Ohio court rules county health dept. can’t suspend restaurant licenses for employee mask violations

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A state court in Ohio has ruled that a county department of health does not have the authority to revoke food service licenses from restaurants over employee mask-wearing violations.

The owners of Cattlemans Restaurant in Savannah, Ohio, had their business license suspended temporarily July 15 after officials with the Ashland County Health Department saw two employees — a dishwasher and a cook— not wearing face masks while working in the kitchen area.

But the suspension was challenged by the Columbus-based 1851 Center for Constitutional Law, which argued that the Ashland County Health Department’s action was illegal, Cleveland Scene reported.

“The Ohio Constitution prevents administrative agencies from imagining new policies for suspending licenses and shutting down businesses,” Executive Director Maurice Thompson argued at the time. “The State’s mask requirements remain largely symbolic and unenforceable.”

Judge Ronald Forsthoefel with the Ohio Court of Common Pleas agreed, granting the restaurant owners’ request for a temporary restraining order against the health department.

In his order, Forsthoefel wrote that the owners were “being denied their civil liberties, including the right to earn a living and operate a commercial enterprise, without due process of law.”

The ruling notes that county health departments are only authorized to revoke operating licenses without a hearing if there’s an immediate danger or if other violations of state law.

However, “if the State’s Order recognizes exceptions to a blanket mask wearing rule and as such would not consider the lack of wearing a mask an immediate danger to the public health, then it begs the question as to whether the failure to wear a mask for any reason could ever constitute a basis for finding an immediate danger to the public health,” Forsthoefel wrote.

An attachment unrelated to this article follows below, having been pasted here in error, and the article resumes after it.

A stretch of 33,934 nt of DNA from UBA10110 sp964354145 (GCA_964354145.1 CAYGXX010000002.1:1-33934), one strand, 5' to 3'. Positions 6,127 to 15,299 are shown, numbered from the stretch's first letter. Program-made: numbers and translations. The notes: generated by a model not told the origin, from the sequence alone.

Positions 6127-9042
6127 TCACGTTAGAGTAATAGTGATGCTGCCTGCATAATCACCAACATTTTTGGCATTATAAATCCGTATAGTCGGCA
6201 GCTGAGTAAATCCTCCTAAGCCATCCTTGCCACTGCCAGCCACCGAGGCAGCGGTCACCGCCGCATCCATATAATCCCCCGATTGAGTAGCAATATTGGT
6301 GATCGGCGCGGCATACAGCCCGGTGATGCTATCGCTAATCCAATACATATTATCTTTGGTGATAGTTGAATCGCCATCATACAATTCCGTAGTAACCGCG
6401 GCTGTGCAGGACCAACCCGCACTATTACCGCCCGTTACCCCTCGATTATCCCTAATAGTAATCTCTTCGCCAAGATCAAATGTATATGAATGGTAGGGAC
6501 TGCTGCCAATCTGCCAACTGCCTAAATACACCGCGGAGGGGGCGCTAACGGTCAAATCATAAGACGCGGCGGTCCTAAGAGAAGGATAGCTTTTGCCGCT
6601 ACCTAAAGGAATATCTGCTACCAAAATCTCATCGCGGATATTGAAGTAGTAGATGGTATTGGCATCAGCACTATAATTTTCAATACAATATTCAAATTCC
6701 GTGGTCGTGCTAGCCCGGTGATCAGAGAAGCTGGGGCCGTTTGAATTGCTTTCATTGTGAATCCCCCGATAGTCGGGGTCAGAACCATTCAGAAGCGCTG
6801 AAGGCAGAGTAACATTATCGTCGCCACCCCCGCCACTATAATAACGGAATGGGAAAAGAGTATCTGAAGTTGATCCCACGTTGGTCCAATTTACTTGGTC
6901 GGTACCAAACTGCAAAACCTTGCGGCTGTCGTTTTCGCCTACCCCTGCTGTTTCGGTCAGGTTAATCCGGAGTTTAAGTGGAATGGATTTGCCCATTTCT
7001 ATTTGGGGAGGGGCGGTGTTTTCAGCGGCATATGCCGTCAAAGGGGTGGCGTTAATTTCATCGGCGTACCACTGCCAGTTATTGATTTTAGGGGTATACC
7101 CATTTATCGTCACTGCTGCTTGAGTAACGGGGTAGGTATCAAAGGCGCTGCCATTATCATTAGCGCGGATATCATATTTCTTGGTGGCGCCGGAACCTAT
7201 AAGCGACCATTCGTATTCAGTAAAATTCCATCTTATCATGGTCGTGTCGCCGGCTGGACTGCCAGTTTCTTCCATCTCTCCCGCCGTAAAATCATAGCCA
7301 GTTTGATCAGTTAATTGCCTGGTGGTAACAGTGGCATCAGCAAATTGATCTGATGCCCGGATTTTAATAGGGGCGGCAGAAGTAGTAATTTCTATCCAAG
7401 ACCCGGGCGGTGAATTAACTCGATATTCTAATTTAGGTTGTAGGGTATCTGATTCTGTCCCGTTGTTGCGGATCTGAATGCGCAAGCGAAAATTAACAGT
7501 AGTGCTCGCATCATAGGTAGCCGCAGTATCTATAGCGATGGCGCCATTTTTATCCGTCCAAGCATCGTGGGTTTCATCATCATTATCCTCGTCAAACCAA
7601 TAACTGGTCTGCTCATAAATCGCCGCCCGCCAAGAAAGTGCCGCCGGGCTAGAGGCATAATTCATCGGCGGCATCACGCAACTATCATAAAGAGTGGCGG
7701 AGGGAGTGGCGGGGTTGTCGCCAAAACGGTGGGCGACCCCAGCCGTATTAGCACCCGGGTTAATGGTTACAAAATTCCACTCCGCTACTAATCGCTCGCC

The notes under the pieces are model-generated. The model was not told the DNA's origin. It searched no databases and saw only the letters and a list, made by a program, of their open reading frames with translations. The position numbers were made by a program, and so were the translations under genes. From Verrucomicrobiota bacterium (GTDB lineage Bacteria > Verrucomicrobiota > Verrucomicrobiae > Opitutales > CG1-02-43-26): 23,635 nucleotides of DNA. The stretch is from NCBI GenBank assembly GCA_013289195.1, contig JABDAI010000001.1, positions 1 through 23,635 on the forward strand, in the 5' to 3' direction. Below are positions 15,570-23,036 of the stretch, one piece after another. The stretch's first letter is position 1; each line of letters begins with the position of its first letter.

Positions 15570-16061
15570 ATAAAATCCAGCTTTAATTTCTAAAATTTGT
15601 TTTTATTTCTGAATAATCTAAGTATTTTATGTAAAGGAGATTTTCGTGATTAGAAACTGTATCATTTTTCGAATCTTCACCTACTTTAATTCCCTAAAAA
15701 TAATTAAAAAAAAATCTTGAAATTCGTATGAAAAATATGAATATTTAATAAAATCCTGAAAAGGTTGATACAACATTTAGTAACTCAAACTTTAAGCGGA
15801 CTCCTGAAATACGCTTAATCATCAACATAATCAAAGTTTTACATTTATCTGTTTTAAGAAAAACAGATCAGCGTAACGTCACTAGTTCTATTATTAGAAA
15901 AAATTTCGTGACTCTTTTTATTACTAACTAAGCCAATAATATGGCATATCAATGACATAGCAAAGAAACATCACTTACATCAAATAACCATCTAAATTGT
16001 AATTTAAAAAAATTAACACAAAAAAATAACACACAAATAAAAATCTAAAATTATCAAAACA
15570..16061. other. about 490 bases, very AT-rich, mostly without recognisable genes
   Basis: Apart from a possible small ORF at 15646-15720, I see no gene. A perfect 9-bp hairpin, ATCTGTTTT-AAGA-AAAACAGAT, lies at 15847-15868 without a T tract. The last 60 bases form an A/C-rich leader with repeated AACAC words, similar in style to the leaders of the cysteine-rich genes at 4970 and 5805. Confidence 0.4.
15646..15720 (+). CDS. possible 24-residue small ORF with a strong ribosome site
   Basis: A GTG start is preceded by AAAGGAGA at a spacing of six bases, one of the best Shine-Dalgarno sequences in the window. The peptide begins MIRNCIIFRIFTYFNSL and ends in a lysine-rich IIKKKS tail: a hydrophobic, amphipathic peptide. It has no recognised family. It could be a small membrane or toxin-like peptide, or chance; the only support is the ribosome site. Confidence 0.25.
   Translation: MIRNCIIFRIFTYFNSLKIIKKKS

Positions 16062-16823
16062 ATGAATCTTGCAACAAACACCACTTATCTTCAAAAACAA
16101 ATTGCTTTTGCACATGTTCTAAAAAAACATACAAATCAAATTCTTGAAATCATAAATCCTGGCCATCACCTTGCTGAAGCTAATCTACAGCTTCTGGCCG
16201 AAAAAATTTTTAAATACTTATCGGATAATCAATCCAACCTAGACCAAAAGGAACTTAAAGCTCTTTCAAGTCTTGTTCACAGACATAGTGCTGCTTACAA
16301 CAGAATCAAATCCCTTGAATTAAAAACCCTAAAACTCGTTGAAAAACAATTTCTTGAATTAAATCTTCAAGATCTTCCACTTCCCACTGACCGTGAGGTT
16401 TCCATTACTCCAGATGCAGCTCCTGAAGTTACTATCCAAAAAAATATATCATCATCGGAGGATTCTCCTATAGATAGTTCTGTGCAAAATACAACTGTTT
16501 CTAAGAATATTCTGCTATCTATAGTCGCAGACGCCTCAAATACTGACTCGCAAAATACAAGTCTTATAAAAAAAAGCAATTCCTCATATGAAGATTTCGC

As such, the restaurant reopened July 25, Cleveland Scene noted, citing the order.

“We continue to view the State’s mask requirements, like all of the Orders of the Ohio Department of Health thus far, as unenforceable advice that may or may not be wise. Accordingly, we will continue to protect Ohioans when overreaching state or local health departments attempt to enforce these requirements,” Thompson said.

Meanwhile, Ashland County Prosecuting Attorney Christopher Tunnell said his office would not pursue the case on behalf of the health department further.

“The Prosecuting Attorney has thoroughly reviewed the matter and is of the opinion that the suspension was contrary to law and that there are no defenses which would not be frivolous,” Tunnell said.

Mask requirements remain controversial around the country, with some claiming they help stop the spread of coronavirus while others say they do little-to-nothing to stop COVID-19 and are patently illegal.

Presumptive Democratic presidential nominee Joe Biden said last month he would use the power of the federal government to implement and enforce a nationwide mask mandate for all Americans venturing out in public.

“The one thing we do know is these masks make a gigantic difference,” he said, as quoted by The Daily Beast. “I would insist that everybody out in public be wearing that mask. Anyone to reopen would have to make sure that they walked into a business that had masks.”

He then claimed that, as president, he would have the authority to implement such a mandate.

“From an executive standpoint, yes I would… I would do everything possible to make it required that people had to wear masks in public,” he said.

Georgia Gov. Brian Kemp has taken a different tact, however, signing an executive order earlier this month banning localities from requiring masks be worn in public.

“[A]ny state, county, or municipal law, order, ordinance, rule, or regulation that requires persons to wear face coverings, masks, face shields, or any other Personal Protective Equipment while in places of public accommodation or on public property are suspended to the extent that they are more restrictive than this Executive Order,” the 41-page document stated.

Health experts also differ on whether masks are truly effective in stopping the spread of the virus.

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Jon Dougherty

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